Scotland's education minister has been accused of not going far enough with a package of school reforms.
Standard Grades will come under review
Peter Peacock said the proposals were "the most comprehensive modernisation programme" for a generation.
Scotland's councils backed most of the reforms but said the minister missed a chance to be "much more radical."
The Scottish National Party said the steps would help "a relatively small number of pupils" and the Tories said they were "grossly insufficient".
The proposals, announced on Monday, include a new three to 18 curriculum, a review of Standard Grades and more emphasis on numeracy and literacy.
Head teachers will receive leadership training and £8m will be set aside each year to create 20 Schools of Ambition.
The Convention of Scottish Local Authorities (Cosla) said it supported most of the reforms.
However, it said they were too narrowly focused because ministers were "talking about schools in isolation".
Education spokesman, Councillor Rev Ewan Aitken, said: "This was an opportunity to be much more radical, to genuinely integrate all the services that young people need to fulfil their potential."
SNP education spokeswoman, Fiona Hyslop, said the measures announced by Mr Peacock were "not revolutionary by any means".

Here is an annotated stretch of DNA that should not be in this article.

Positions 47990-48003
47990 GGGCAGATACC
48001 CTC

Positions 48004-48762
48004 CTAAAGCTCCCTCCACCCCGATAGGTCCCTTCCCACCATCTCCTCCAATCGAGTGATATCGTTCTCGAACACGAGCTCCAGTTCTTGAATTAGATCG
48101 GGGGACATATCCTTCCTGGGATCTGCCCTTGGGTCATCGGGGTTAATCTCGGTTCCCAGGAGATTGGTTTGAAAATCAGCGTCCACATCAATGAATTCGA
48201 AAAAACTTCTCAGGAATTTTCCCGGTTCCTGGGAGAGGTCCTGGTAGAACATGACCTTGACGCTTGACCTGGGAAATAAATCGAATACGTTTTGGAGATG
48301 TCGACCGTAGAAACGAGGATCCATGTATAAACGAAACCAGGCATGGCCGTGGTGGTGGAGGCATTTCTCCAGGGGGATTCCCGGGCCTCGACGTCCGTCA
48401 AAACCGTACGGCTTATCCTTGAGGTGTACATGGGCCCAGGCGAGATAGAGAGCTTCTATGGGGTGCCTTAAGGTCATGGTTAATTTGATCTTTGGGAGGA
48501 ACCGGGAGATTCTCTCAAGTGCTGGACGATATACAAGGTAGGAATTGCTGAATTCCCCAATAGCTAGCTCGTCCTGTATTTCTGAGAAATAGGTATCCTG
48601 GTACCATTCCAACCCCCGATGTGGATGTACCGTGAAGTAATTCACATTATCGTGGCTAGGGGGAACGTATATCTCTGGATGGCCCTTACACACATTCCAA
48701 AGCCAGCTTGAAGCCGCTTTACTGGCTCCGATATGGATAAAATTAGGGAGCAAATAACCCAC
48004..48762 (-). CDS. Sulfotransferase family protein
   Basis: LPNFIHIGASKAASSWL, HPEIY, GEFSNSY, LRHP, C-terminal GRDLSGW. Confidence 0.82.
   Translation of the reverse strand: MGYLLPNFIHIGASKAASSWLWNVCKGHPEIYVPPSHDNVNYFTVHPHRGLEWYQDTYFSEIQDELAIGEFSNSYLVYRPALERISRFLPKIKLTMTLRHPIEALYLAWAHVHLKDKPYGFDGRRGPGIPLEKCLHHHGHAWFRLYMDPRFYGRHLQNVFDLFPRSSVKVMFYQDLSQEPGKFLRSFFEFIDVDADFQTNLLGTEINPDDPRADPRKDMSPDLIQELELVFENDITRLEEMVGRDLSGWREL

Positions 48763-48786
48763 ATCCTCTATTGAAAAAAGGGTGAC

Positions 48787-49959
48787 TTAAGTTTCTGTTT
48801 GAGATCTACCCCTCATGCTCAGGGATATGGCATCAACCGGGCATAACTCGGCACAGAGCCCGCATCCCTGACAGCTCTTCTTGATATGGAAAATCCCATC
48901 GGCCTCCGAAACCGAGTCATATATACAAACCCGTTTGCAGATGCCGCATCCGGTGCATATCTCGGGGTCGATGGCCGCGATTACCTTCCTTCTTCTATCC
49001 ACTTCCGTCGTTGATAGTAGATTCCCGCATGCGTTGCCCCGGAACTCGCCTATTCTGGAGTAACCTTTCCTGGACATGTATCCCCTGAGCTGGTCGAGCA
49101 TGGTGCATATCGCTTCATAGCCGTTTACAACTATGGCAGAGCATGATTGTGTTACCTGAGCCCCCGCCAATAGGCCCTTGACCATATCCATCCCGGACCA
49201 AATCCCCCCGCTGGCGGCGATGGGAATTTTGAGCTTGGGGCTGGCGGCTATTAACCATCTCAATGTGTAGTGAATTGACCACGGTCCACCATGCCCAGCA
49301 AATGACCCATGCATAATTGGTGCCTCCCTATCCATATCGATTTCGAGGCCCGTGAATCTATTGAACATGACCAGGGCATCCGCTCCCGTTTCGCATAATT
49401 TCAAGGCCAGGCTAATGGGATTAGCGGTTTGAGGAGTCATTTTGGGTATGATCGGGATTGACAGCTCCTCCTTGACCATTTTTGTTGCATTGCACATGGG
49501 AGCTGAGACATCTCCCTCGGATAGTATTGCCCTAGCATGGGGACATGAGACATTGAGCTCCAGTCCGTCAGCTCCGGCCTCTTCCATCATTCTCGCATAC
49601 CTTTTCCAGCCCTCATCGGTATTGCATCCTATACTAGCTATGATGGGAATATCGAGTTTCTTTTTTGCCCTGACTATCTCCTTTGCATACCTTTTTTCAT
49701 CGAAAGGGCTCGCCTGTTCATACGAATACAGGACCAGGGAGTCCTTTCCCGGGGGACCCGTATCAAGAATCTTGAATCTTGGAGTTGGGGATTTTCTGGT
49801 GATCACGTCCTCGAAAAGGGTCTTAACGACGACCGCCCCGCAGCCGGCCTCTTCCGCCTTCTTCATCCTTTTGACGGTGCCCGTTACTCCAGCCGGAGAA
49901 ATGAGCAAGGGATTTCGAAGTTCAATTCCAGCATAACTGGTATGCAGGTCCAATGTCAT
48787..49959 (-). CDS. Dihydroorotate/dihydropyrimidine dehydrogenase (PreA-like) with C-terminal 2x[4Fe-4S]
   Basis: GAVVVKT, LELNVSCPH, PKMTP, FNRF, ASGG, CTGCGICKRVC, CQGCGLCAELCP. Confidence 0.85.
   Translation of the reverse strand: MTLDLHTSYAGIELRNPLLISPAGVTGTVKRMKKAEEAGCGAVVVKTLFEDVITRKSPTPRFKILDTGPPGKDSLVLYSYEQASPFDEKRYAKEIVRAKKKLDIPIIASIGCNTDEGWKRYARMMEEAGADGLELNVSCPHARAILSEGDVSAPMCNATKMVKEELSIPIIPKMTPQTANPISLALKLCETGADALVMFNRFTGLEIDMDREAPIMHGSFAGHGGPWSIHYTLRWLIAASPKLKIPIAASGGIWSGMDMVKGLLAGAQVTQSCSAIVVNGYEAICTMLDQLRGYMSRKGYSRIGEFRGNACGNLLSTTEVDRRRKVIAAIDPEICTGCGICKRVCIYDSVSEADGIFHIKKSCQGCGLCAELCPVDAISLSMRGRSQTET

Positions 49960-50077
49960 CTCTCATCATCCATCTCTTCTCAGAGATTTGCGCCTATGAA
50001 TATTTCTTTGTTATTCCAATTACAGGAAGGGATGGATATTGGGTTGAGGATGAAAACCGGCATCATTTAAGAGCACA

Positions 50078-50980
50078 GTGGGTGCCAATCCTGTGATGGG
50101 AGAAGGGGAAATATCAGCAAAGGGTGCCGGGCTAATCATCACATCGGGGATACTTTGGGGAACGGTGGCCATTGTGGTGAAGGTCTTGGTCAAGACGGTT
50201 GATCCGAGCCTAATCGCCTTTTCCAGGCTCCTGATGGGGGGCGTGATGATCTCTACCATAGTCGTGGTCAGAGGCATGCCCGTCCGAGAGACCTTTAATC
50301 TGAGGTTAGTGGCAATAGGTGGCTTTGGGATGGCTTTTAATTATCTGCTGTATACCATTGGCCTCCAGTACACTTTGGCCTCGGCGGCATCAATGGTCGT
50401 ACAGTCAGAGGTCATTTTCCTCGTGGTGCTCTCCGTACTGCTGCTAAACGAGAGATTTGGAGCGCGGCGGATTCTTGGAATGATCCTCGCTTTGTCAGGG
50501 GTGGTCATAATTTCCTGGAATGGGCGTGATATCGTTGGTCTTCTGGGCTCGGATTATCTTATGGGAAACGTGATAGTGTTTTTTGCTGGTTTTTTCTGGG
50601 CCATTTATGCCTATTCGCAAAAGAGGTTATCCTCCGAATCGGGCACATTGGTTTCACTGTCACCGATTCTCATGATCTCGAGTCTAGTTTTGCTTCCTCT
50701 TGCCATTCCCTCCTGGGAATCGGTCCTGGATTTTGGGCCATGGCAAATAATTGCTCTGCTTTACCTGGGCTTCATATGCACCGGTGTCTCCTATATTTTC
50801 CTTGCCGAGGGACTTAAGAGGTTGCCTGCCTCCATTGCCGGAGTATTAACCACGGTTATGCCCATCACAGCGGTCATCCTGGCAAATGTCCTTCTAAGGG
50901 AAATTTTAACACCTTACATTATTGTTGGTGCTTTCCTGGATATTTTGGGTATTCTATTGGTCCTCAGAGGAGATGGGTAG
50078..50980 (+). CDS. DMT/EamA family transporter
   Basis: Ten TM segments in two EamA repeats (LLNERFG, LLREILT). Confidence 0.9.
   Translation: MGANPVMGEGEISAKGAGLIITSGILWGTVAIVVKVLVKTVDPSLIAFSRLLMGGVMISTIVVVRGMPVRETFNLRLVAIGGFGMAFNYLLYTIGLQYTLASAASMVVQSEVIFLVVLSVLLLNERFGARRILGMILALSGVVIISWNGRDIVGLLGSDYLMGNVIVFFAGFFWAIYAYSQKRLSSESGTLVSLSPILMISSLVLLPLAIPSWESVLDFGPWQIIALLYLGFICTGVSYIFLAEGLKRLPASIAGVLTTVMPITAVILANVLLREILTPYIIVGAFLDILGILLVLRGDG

She added: "The glaring omission in these proposals is the failure to champion the raising of standards for all.
"There are welcome changes but these will impact at the margins for a relatively small number of pupils, whereas what we need are measures to provide a national impetus to realise national ambitions for education.
"The minister is playing catch-up in professional and cross-party thinking."
The Scottish Conservatives' education spokesman, Lord James Douglas-Hamilton, described the proposals as "half-hearted".
He said: "It is about time that the executive woke up to the dreadful levels of illiteracy, innumeracy and truancy in Scotland's schools, but sadly these education 'reforms' are grossly insufficient.
"The executive needs to do much more to work towards getting rid of the two-tier state education system which exists in Scotland at the moment, where real choice is only available to those who can pay twice - once through the tax system, the other by buying a house in their preferred catchment area.
"There has to be greater choice in education, and power must be in the hands of parents. Under the executive's new proposals, schools will continue to choose the children, instead of the other way around."
The Scottish Socialist Party's education spokeswoman Rosemary Byrne said that she had "grave reservations" over the reforms.
The former teacher said: "The minister has once again completely avoided the issue of class sizes and yet if teachers are faced with more bi-level teaching it will be very difficult if class sizes remain the same as they are currently."
She claimed that Mr Peacock was "in denial" over a shortage of primary school teachers.
And she criticised moves to bring more private money into Scotland's schools.